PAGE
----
Pomodoro Perfecto

Basic Italian Tomato Sauce                                             makes just under 3 quarts

A perfect pomodoro! 

I love pasta. Few things give me such primal satisfaction as a bowl of al dente spaghetti lovingly coated with a simple, delicious sauce of tomatoes & olive oil with just a hint of basil. A final shower of robust, aged parmigiana reggiano cheese atop the spaghetti makes my soul sing.

Even thought it’s winter some decent tomatoes can be found. If it was now summer’s end, I’d be searching for the best farmer’s market tomatoes, but hot house tomatoes supplemented by a can of imported Italian tomatoes will do just fine right now, here at the tail end of winter. A fantastic sauce can be made of such stuff.
This recipe is easy but demands some attention. Like most Italian food, your results are defined more by time and care than by a lot of complexity. Take your time, watch the pot, drink a glass of wine, pull as much flavor out of the tomatoes as you can – patience rewards well in the case of good pomodoro sauce. Generally speaking I prefer roma tomatoes for this recipe, as they hold less water than other varieties. But honestly any tomatoes will do, even cherry tomatoes, but you might have to prolong your simmering time to evaporate more liquid and concentrate your sauce.
Food mills are cool.
You will need a food mill, which is a hand-crank precursor to the food processor. It very effectively removes the skins and most of the seeds from the sauce simultaneously as it purees the tomato pulp. I have a very fine food mill that I bought for about $30. It’s a very useful device. You should get one. (Good too for making large quantities of fresh organic baby food, BTW.)
Happy Cooking!
Ingreds:
Are these the best tomatoes you can find?
They better be!

• 7 pounds of fresh tomatoes

• ½ cup finest quality extra virgin olive oil
• 1 28-ounce can of peeled Italian tomatoes (I used Cento brand this time.)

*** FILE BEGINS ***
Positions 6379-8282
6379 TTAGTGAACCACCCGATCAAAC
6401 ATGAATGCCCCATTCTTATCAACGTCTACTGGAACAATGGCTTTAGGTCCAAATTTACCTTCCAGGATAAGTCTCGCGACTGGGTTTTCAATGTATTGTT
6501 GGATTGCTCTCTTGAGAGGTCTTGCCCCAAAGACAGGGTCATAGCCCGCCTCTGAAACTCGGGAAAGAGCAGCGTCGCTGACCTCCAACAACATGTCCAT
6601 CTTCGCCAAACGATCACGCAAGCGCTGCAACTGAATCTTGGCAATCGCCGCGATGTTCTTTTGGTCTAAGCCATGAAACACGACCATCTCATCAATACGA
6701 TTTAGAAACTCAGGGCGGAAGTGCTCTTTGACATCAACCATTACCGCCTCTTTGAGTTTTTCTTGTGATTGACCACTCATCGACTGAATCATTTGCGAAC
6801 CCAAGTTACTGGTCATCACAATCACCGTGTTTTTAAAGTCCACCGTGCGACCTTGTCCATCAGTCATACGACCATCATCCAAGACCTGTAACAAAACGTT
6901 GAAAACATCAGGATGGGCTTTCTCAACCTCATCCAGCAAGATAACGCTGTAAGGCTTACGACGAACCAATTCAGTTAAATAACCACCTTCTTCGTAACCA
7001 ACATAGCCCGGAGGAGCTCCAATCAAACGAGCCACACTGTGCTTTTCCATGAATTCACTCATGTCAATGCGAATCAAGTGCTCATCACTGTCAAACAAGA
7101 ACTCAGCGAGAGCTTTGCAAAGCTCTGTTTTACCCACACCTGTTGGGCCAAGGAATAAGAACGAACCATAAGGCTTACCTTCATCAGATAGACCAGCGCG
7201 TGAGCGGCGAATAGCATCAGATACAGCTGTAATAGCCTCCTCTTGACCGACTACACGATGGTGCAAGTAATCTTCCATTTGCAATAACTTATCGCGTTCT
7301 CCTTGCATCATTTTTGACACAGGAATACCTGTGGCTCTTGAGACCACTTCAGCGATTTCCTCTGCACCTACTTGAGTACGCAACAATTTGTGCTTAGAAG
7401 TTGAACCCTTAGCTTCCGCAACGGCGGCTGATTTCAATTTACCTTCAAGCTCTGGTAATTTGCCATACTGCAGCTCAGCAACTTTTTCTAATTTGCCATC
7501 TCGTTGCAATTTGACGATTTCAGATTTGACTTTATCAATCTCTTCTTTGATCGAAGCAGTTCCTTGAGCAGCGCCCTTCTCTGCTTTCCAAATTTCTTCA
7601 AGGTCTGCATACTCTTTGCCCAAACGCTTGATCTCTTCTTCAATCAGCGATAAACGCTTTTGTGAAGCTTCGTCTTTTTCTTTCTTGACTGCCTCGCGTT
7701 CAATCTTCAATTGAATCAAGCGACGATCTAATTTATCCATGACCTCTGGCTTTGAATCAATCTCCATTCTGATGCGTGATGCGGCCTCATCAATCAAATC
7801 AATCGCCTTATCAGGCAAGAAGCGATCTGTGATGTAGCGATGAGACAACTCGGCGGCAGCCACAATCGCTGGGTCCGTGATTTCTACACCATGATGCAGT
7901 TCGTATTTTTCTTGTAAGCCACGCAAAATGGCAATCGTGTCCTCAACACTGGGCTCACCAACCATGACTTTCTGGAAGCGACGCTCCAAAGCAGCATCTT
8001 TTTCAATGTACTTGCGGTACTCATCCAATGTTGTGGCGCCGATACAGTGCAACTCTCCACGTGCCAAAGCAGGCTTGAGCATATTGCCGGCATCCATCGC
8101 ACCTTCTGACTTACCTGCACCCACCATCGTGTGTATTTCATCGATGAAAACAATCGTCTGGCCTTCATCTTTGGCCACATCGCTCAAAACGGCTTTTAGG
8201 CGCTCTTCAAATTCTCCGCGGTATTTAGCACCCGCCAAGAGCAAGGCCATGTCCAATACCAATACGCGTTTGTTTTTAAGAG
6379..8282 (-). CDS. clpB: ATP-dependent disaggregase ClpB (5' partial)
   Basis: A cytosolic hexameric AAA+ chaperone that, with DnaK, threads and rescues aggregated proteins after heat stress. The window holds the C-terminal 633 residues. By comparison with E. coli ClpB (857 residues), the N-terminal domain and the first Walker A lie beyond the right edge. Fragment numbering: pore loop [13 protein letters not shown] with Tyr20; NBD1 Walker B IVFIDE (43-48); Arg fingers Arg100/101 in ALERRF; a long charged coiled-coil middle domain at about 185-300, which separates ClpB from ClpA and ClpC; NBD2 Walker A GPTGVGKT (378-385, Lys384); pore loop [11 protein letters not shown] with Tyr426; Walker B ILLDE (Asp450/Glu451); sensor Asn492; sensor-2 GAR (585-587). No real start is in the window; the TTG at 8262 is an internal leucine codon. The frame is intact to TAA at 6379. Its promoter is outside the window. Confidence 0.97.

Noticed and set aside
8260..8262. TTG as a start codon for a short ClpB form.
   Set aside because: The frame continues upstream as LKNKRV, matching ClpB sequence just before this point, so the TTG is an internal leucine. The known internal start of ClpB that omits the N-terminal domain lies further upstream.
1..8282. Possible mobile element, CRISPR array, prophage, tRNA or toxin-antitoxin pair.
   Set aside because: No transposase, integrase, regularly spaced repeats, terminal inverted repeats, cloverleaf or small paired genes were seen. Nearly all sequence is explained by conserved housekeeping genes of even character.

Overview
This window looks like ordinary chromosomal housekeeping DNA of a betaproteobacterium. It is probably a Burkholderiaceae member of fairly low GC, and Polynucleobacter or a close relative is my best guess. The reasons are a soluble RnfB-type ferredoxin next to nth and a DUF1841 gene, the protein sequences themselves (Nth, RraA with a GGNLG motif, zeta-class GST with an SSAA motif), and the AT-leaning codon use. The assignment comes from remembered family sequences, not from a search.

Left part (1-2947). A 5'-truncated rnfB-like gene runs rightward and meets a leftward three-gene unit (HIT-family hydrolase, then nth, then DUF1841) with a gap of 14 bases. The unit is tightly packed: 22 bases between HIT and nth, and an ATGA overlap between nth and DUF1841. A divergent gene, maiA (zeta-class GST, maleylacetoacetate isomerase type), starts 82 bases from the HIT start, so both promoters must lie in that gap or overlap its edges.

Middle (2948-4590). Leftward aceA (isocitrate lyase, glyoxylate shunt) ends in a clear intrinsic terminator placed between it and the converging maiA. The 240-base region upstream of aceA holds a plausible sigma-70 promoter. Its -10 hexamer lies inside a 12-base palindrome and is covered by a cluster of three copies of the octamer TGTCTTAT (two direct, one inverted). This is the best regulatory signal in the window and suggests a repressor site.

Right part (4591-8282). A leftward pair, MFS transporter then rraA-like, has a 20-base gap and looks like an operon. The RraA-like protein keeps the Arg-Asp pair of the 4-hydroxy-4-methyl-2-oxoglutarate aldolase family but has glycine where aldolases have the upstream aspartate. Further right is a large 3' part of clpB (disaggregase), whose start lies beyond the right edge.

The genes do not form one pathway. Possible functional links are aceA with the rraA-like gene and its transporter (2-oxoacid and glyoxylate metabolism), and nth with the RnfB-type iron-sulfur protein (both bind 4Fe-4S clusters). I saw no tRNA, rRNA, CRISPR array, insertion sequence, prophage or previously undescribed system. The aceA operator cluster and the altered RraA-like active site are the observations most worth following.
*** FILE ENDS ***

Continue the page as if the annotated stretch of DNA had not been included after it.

• 4 large basil leaves
• 1 clove garlic

• 1 tablespoon kosher salt

Do This:

Wash tomatoes and roughly cut into quarters. In a large pot add olive oil and then both canned and fresh tomatoes, basil, garlic clove, and salt. Put on the stove over medium heat. Stir tomatoes with a wooden spoon, lifting from the bottom to circulate salt, olive oil, and tomatoes evenly. Allow tomatoes to cook, undisturbed, until steam rises and the tomatoes just start giving up their liquid.
Smash tomatoes to
break up.
Reduce heat to medium low and cook tomatoes slowly for three to four hours, stirring every twenty minutes or so. Occasionally break up tomatoes with the wooden spoon by gently smashing tomatoes against the side of the pot. Every once in a while scrap the bottom and sides of the pot to loosen any accumulations of dense tomato pulp and stir into the tomatoes.
After three hours check your tomatoes for flavor, adding a pinch of salt if you feel it is necessary. Being the winter you might find that the tomatoes are a bit tart. I suggest a tablespoon of sugar in that case. You will know your tomatoes are ready when they easily mash with the wooden spoon and the skins separate without much resistance.
At this point I like to let the tomato sauce relax for an hour before milling, to concentrate flavors and let a bit more liquid evaporate.
Ready for the mill. 
In stages, grind up the tomatoes.

Now, using the medium-sized grinder plate in the food mill, puree the tomato sauce into another container, removing and discarding the skins and seeds that build up in the mill. This sauce is now ready for other use. I use it plain for simple spaghetti pomodoro, as the base for a Bolognese, puttanesca, or carratierra sauce.

This recipe was suggested by Lara, good friend and fellow pasta-phile. Enjoy.

2 thoughts on “Pomodoro Perfecto

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